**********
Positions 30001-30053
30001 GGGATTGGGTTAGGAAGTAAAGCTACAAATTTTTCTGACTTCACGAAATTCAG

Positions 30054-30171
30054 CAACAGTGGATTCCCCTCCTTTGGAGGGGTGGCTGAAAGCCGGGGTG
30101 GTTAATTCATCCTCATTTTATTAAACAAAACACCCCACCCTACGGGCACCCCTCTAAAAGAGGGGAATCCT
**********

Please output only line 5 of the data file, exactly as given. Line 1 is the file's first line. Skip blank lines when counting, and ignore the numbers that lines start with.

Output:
30101 GTTAATTCATCCTCATTTTATTAAACAAAACACCCCACCCTACGGGCACCCCTCTAAAAGAGGGGAATCCT